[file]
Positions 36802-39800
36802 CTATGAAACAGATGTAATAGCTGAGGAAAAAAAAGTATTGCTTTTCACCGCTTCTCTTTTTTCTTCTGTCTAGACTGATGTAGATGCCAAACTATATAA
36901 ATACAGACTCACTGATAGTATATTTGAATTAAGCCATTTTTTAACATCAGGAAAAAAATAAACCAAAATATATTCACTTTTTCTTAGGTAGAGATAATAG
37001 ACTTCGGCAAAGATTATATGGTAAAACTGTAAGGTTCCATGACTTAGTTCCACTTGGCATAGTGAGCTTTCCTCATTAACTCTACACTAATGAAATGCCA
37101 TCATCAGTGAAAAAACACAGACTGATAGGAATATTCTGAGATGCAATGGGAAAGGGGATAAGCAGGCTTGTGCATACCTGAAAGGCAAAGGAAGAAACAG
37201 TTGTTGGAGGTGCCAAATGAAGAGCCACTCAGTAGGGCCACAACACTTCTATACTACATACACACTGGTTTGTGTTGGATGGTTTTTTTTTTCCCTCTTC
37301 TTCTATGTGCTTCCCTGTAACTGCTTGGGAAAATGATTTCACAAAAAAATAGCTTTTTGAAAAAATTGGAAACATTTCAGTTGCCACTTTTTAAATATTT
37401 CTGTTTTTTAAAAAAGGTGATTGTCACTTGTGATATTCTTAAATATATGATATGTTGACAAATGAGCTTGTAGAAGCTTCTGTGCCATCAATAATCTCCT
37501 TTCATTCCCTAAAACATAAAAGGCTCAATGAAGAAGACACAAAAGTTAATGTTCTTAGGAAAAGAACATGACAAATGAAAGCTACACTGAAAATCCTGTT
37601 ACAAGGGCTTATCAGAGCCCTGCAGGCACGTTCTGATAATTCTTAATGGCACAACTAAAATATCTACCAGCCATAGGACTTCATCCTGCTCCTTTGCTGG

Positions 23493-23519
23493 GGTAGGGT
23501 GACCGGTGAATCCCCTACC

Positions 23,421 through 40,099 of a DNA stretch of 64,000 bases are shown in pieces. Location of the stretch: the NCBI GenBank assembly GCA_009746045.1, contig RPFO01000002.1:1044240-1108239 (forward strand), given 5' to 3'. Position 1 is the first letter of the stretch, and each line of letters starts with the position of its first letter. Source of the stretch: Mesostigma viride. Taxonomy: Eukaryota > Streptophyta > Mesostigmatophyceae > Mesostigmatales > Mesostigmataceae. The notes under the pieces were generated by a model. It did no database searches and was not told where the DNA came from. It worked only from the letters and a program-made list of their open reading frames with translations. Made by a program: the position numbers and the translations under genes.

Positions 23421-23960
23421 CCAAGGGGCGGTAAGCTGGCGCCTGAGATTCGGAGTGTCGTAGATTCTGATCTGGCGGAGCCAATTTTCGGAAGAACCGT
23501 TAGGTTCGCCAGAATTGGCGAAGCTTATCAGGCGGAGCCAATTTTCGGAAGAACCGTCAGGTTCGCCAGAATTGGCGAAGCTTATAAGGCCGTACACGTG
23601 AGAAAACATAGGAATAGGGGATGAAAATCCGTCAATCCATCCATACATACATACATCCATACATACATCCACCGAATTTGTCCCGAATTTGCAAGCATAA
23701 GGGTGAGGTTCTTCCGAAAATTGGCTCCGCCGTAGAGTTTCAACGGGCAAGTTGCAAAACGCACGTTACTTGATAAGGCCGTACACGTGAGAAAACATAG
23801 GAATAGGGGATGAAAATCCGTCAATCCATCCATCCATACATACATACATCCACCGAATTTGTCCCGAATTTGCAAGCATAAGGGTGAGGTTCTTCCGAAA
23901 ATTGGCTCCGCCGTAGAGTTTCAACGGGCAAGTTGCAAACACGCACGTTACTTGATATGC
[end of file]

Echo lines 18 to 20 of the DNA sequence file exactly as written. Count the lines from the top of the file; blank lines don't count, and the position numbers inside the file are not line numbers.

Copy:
23601 AGAAAACATAGGAATAGGGGATGAAAATCCGTCAATCCATCCATACATACATACATCCATACATACATCCACCGAATTTGTCCCGAATTTGCAAGCATAA
23701 GGGTGAGGTTCTTCCGAAAATTGGCTCCGCCGTAGAGTTTCAACGGGCAAGTTGCAAAACGCACGTTACTTGATAAGGCCGTACACGTGAGAAAACATAG
23801 GAATAGGGGATGAAAATCCGTCAATCCATCCATCCATACATACATACATCCACCGAATTTGTCCCGAATTTGCAAGCATAAGGGTGAGGTTCTTCCGAAA